Amendments to the new civil code for registered partnership and gay marriage have been proposed to the Aruban parliament for a vote. MP Desiree De Sousa-Croes is optimistic that at least registered partnership can count on a broad base of support of members of parliament. It remains less clear if gay marriage will be accepted and passed through this voting round.
She hopes, if not passed this time, that the future Aruban politicians can be more successful at getting gay marriage legalized in Aruba.
Yesterday the United States (U.S.) supreme court made a historic decision. They decided that same-sex marriage should be a right nationwide. The U.S. now joins the likes of Canada (2005), South Africa (2006), Norway (2009), Ireland (2015), and the country I live in The Netherlands (2001). World wide there are 22 countries that have same-sex Marriage in some form.
I share in the celebration of this historic day however I do wonder at the sudden overwhelming support of certain institutions, for example the White House. The president has never wanted to take a firm stance on the issue of same-sex marriage. Staying on the safe side and leaving it up to the supreme court to decide. Almost 7 years into his presidency Obama has been a disappointment to some in the LGBT community, who have expected his presidency to have caused this moment to have come sooner.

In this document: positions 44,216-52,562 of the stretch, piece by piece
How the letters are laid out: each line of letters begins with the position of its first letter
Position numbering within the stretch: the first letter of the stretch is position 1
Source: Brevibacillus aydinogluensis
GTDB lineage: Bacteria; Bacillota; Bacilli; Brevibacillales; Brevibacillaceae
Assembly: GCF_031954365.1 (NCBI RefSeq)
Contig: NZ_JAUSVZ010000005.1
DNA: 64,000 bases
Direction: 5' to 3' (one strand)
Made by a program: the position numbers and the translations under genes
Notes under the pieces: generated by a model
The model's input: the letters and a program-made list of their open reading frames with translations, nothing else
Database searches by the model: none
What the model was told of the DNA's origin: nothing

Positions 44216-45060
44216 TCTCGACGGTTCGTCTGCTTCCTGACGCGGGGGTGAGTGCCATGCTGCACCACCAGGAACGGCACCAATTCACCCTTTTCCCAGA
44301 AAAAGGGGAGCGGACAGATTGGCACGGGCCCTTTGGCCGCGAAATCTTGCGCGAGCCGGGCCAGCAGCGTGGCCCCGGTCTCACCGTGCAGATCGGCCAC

The White House may have tuned into a rainbow house, however this does not take away from the fact that the U.S. still lags behind on many LGBT (especially T) issues. So this is not the end of the fight. This is a step. A historic day for the U.S. that should show that a struggle can take a long time before it yields its fruit. I hope the U.S. can continue down this trend and pick up the pace on LGBT rights issues and not become complacent. Being a beacon of human rights world wide, requires actual human rights nation wide first. Without this, the U.S. (including its leadership and gay rights organizations) will only profile itself as hypocritical.